The Blackbird-TA is based on the high frequency section of the iconic JBL 4425 Studio Monitors. The JBL 4425 was designed to provide even dispersion in the horizontal and in particular, vertical plane. This was made possible with their radical bi-radial horn, the JBL 2342. This horn is capable of an amazing 100° x 100° coverage.
The Blackbird-TA leverages on the unique properties of the JBL 2342 horn for excellent dispersion in HiFi and Home Theater use. She is not intended to replace the JBL 4425 in recording studios.
JBL 2342 with JBL 2425HS Frequency Response
Fig 1 – Mic at 1 meter, tweeter axis. Impulse Window = 5ms. No Smoothing.
The Black plot in Fig 1 is the RAW response of the JBL 2342 horn with a JBL 2425HS compression driver attached. This is a fantastic response. The roll-off from 2kHz~20kHz is virtually constant.
The Red plot is with a 2nd order filter, complete with compensation networks. The JBL 2342 is flat from 1.2kHz~10kHz. After 10kHz, she rolls off constantly. Horn cut-off is at 1.2kHz.
HiVi M8a Frequency Response
Fig 2 – Mic at 1 meter, tweeter axis. Impulse Window = 5ms. No Smoothing.
Measurements below 500Hz are in Nearfield.
The Black plot in Fig 2 is the RAW response of HiVi M8a mounted onto Blackbird-TA enclosure with a baffle width of 10.5″. The horrendous breakup of metal cones can be clearly seen. The most problematic one is at 2.5kHz, followed by a final burst at 7kHz upwards.
The Blue plot is the M8a with a 2nd order filter with a corner frequency of 1.2kHz. I ended up using an additional network to further suppress the 2.5kHz peak. It is now -20dB down, far lower than with just a 2nd order filter.
HiVi M8a Low Pass with JBL 2342 High Pass
Fig 3 – Frequency Response of HiVi M8a and JBL 2342.
Fig 3 shows the Frequency Response of HiVi M8a and the JBL 2342. The two drivers are crossing acoustically at about 1.3kHz.
Blackbird-TA Frequency Response
Fig 4 – Frequency Response of Blackbird-TA.
The Blackbird-TA frequency response is shown in Fig 4. There is a +3dB bump at the crossover frequency of 1.3kHz. This indicates a classical 12dB/oct Butterworth crossover.
Fig 5 – Blackbird Crossover Null.
A deep -45dB null is observed when the JBL 2342 is wired in reversed phase (Fig 5). This is a clear indication the Blackbird-TA is time-aligned.
Blackbird-TA Cumulative Spectral Decay
Fig 6 – Window = 1.3ms (769Hz), Time Range = 1.0ms, Rise Time = 0.1ms
Fig 6 is the Waterfall plot of the Blackbird-TA. It’s interesting to note that there are more spectral decays in the JBL 2342 compared to the horn used in the JBL HT5. It appears that the ridges in the response are horn resonance.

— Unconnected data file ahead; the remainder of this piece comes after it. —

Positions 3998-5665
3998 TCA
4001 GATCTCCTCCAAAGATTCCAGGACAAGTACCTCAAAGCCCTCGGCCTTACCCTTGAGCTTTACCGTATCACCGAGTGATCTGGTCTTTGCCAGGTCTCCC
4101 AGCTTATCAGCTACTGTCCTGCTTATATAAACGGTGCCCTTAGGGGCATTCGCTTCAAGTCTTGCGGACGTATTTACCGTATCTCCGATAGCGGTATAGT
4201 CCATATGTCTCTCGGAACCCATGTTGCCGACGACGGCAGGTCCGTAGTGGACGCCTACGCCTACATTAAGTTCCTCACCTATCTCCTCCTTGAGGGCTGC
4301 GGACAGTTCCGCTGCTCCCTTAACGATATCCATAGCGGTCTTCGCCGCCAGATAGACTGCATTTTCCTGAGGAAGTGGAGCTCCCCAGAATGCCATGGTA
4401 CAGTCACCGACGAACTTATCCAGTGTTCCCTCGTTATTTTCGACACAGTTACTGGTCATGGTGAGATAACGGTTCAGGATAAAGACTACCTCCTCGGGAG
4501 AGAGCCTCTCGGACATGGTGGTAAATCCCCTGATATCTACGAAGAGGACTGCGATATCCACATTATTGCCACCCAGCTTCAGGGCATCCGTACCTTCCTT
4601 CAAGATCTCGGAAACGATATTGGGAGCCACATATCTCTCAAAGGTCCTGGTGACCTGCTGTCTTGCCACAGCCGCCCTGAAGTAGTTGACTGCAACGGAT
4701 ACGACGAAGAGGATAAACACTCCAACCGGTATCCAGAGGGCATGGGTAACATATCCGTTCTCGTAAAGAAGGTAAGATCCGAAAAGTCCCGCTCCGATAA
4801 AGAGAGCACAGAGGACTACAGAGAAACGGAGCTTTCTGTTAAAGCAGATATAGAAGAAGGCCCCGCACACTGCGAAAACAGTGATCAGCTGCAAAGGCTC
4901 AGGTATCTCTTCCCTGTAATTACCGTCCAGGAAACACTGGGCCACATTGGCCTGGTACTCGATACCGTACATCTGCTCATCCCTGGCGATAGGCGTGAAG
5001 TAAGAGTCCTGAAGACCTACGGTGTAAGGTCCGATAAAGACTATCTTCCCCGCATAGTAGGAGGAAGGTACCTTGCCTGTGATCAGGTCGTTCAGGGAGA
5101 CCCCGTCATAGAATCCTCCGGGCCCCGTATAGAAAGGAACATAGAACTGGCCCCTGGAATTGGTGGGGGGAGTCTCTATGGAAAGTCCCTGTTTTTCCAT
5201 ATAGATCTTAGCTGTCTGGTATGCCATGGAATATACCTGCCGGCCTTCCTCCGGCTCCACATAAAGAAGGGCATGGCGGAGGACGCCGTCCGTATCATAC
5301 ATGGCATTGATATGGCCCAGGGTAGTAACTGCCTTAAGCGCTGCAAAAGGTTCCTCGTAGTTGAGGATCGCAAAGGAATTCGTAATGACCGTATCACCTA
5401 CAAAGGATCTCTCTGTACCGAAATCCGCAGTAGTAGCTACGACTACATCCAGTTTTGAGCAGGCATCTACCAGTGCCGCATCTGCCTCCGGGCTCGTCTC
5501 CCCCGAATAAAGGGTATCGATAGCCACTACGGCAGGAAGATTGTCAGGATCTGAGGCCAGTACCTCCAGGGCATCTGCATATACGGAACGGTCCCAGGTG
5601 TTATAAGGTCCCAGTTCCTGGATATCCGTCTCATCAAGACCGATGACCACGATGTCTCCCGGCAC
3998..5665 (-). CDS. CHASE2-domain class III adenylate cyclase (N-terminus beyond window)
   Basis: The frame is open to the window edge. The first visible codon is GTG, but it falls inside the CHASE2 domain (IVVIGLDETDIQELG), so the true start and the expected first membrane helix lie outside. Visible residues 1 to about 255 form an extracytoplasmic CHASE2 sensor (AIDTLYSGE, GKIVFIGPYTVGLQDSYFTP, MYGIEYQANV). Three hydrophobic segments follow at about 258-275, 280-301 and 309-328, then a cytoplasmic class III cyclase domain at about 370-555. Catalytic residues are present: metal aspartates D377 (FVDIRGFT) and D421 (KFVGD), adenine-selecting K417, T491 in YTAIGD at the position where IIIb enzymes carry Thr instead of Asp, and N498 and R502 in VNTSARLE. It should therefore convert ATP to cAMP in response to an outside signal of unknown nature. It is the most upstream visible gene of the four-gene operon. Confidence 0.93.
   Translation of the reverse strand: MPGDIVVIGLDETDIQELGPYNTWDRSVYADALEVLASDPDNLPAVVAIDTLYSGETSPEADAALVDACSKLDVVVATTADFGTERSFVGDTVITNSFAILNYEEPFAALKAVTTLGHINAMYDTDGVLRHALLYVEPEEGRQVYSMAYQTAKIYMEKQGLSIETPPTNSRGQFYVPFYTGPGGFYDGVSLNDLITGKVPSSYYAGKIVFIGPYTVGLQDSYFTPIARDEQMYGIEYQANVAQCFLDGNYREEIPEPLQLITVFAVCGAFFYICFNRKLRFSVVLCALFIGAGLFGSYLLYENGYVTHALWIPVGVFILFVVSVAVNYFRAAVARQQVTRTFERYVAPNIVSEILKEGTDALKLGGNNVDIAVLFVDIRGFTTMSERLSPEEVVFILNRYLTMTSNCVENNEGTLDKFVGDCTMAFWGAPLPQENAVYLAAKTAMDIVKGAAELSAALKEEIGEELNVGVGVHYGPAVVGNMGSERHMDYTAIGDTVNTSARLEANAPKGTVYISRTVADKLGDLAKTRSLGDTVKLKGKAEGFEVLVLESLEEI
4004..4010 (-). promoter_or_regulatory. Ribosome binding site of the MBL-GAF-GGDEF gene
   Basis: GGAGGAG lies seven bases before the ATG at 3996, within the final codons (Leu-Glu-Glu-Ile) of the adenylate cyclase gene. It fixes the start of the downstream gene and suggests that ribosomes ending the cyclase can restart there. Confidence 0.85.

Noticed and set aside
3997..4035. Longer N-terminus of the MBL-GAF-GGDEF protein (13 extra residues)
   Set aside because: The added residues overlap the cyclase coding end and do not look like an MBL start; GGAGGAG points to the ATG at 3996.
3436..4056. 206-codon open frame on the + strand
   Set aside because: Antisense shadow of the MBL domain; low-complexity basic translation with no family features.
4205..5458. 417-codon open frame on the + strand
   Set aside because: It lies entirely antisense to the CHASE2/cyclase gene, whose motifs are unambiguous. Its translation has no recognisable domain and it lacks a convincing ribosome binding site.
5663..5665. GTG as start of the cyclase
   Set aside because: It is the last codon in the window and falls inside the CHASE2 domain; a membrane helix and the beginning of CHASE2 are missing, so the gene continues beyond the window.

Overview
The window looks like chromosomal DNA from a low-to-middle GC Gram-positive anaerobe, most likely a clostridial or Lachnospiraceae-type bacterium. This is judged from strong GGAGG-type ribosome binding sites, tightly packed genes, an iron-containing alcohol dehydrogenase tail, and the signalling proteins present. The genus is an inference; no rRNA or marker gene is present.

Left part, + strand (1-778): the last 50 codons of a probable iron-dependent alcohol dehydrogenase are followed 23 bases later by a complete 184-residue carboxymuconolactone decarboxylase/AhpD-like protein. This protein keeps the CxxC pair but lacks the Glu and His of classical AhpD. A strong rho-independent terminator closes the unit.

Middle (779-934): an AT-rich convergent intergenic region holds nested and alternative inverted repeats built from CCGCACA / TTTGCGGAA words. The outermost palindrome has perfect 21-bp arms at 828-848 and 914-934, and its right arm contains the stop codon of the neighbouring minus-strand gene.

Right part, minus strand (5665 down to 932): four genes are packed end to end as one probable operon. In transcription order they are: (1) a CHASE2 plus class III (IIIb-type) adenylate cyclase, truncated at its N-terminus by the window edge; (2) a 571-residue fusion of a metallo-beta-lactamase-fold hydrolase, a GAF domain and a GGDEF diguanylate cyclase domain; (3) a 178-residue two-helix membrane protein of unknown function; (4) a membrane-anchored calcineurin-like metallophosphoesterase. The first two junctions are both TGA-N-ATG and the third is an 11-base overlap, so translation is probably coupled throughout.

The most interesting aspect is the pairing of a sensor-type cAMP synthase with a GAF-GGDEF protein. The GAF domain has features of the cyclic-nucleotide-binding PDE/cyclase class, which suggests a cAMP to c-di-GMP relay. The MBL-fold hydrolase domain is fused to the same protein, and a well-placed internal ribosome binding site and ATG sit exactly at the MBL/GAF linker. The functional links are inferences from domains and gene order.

Blackbird-TA Toneburst Energy Storage
Fig 7 – Impulse Window = 5ms.
Fig 7 shows the excess energy (light blue slices) of the Blackbird-TA. There’s a fair amount at 3.5kHz and 7kHz. The Waterfall plot of Fig 6 also shows longer decay at these two frequencies.
Fig 8 – Impulse Window = 5ms
The Spectrogram in Fig 8 is a two dimensional representation of the Blackbird-TA waterfall. The spectral decay is displayed on the right. The blue and violet patches at 3.5kHz and 7kHz are the spectral decays in the waterfall plot. The +3dB hump at the crossover corner frequency of 1.2kHz is also clearly visible.
Blackbird-TA Harmonic Distortion
Fig 9 – 2nd (Red) and 3rd (Violet) Harmonic Distortion. Measurements below 500Hz includes room reflections.
Fig 9 is the Harmonic Distortion plot of the Blackbird-TA. The JBL 2342 horn with the JBL 2425 compression driver register low distortion of around -55dB below the fundamental. I’m relieved to see this because it means the horn resonances seen earlier did not end up as distortion.
There’s a small 3rd order peak at 800Hz from the HiVi M8a. It is still well below the fundamental. It will have to audible effects on the Blackbird-TA.
the sound of Blackbird-TA
Simply amazing. The realism and sound stage of the Blackbird-TA are beyond all my other designs. I attribute that to the JBL 2342 / JBL 2425 combo.
These large format pro drivers are in a class of their own. The amount of headroom is astounding. There’s absolutely no strain even when playing loud.
As for the less than pristine waterfall plot, I can find nothing that interferes with my listening pleasure. There are newer horns that measure better but the JBL 2342 refused to go away. They are still used in recording studios and cinemas today. That’s 40 years since introduction. It only goes to show that the outstanding qualities of these vintage JBL’s are still in demand.
Regarding the woofer, the HiVi M8a continues to impress me. The Blackbird-TA is a 35 liters ported box, tuned to 40Hz and this suited the M8a. The mid-bass dynamics are still there but now, she goes down to 40Hz. She’s a bit of a nuisance with the cone breakup but once that’s attended to, the M8a doesn’t disappoint.